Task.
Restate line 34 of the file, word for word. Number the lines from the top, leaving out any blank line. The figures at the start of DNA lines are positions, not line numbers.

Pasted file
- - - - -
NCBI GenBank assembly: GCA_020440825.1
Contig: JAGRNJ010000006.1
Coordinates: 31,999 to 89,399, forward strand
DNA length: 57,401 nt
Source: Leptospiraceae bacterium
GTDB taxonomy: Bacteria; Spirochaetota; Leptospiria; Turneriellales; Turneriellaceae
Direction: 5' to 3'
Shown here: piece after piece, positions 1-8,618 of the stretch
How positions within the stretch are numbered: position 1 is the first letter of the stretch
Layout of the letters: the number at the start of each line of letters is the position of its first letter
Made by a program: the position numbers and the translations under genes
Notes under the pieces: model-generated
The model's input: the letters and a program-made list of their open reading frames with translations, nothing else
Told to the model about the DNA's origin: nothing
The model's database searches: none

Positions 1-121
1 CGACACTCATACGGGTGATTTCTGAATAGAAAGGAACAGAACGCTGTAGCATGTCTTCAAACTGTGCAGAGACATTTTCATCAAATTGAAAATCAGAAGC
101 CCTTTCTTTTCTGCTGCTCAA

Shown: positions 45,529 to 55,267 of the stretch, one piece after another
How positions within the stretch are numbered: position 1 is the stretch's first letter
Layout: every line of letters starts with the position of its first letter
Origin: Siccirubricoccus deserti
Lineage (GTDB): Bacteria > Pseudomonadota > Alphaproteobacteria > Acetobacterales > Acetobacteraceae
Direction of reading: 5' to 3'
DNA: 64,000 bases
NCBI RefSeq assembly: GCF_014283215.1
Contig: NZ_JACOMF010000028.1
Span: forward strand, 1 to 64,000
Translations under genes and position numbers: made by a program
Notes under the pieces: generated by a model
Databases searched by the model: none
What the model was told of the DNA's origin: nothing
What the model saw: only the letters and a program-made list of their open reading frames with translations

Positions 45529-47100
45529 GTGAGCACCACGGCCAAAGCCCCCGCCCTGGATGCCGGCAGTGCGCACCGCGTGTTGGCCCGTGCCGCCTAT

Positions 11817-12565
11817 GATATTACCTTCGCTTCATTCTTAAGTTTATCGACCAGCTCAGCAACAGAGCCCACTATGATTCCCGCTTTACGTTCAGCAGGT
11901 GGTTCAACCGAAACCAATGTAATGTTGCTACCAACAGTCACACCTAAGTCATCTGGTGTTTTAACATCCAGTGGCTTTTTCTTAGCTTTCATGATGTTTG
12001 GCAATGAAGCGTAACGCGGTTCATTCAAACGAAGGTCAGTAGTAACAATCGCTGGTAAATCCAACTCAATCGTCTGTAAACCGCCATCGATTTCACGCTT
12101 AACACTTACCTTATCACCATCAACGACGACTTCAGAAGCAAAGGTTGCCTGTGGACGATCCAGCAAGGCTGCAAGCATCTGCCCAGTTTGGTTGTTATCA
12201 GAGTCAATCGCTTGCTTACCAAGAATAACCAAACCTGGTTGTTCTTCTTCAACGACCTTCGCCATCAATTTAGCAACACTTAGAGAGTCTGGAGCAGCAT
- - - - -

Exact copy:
Positions 45529-47100